Email Don't Get No Respect!
November 5, 2001

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'                   WEBSITE101: READING LIST
                   Reaching Great Minds Online
            November 5, 2001               Issue #116
           Mike Valentine, Editor,


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                  FEATURE ARTICLE

Email Don't Get No Respect! (Apologies to Rodney Dangerfield)
by Mike Banks Valentine

Is there any doubt that ecommerce and a presence on the web
has become de rigueur for every business, large or small? 

I submit that there is no longer any doubt that clients and
customers expect that every legitimate business must have,
at the very least, a "business-card" web site listing contact
information, business location and a simple "about us" page,
along with a contact email link or web form.

I don't think anyone can argue any longer that only certain
types of businesses belong on the web. Only two years ago, 
it was still being actively debated whether that were true.
No longer can the burger joint be without a menu and operating
hours posted online. No longer does any corporation believe
it needn't have an intranet for suppliers and employees. 

No longer can even the self-employed claim they can't benefit
from a place to post their resume. Even families have sites to
keep the relatives and friends informed and stay in touch.

Now many will claim that their web presence does little toward
helping them to profit in their business. That is an entirely
different issue and I'll go even further and call profit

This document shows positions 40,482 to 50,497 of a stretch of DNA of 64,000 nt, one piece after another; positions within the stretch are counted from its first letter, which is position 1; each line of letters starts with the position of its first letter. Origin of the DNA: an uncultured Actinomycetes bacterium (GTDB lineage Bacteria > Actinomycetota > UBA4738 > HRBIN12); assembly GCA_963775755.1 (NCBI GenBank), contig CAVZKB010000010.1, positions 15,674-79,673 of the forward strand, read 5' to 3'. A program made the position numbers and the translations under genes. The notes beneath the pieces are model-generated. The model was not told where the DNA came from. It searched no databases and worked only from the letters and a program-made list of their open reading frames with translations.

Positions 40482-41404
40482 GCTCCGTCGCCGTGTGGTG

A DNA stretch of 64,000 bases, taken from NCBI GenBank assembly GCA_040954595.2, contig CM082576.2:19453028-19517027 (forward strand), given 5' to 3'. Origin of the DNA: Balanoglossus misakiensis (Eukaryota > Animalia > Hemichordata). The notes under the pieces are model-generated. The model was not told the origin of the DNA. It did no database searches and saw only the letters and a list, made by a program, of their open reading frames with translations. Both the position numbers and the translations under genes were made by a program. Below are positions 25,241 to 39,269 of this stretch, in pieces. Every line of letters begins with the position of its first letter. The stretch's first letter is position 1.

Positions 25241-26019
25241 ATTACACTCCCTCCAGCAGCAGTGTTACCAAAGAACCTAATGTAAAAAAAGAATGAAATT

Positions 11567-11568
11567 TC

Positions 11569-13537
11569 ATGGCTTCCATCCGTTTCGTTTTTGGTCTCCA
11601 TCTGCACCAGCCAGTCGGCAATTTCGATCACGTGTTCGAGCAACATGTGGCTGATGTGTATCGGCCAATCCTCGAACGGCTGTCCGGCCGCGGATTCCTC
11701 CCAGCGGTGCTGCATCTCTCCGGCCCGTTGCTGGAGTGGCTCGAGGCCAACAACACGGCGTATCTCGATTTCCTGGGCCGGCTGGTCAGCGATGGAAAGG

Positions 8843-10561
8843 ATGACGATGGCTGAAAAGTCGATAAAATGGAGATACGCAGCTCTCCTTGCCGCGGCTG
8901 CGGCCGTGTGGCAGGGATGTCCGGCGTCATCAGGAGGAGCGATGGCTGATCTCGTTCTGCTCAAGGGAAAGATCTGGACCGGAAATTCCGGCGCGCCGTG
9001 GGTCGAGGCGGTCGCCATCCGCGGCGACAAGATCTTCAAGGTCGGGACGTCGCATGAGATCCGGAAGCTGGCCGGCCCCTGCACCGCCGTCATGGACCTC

irrelevant to having a web site. Just as profit is unrelated
to whether that business has a phone, fax machine, computer,
desks, chairs and indoor plumbing. Those are expected, no, 
required, to a business in order to operate AS a business.

So too is the web presence, a domain name, email address and
an employee (even if that's you) to handle and respond to email,
answer the phone, empty the trash and clean the bathroom. Your
business is expected to have a web presence, period. End of

Now to responsibilities related to that web presence. I've been
discussing building a site for an attorney friend for two years.
She hates email and doesn't want to be responsible for answering
it or dealing with anyone electronically. Her legal secretary
uses the web daily to research and communicate with clients but
knows not to discuss that with the attorney and has told me in
confidence that her boss despises email and will have nothing to
do with the web. I may as well give it up.

I'm going to suggest that this kind of phobia will need to come
to an end for all those who expect to get on in the wired world.
Get over it, get a web site and answer your email! Grow up!
You needn't carry a web-enabled personal digital assistant cell
phone (yet) to maintain your appointment calendar and can still
scribble notes on scraps of paper if you like. You needn't do
your business banking online or own a Blackberry wireless but
get a web site and answer your email!

I'm unwilling to leave it there. Now let us address those who
have web sites and ignore them by allowing old outdated stuff